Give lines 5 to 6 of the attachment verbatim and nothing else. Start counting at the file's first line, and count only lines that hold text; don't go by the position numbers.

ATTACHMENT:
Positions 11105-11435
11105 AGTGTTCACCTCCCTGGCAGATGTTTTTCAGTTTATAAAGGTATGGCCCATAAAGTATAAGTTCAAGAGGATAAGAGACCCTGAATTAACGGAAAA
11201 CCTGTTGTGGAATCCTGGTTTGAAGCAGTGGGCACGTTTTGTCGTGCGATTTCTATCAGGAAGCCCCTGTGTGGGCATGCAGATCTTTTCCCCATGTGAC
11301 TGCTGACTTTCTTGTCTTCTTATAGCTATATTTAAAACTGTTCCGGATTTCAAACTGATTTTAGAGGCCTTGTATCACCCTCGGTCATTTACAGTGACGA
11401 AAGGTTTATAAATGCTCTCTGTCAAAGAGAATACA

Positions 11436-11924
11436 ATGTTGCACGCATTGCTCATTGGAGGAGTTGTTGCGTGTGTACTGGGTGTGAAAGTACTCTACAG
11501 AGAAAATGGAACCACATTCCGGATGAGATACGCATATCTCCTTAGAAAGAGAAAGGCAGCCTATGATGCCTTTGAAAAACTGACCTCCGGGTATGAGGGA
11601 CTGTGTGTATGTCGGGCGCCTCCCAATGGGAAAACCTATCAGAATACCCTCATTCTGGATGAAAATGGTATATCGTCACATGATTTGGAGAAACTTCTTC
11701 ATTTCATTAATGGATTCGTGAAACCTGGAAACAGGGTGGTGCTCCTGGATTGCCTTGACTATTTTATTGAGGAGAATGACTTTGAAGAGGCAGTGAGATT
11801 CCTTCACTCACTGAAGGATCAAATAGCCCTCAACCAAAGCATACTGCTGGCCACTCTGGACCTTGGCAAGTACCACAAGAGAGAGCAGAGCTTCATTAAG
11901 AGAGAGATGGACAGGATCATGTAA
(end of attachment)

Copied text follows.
11401 AAGGTTTATAAATGCTCTCTGTCAAAGAGAATACA

Positions 11436-11924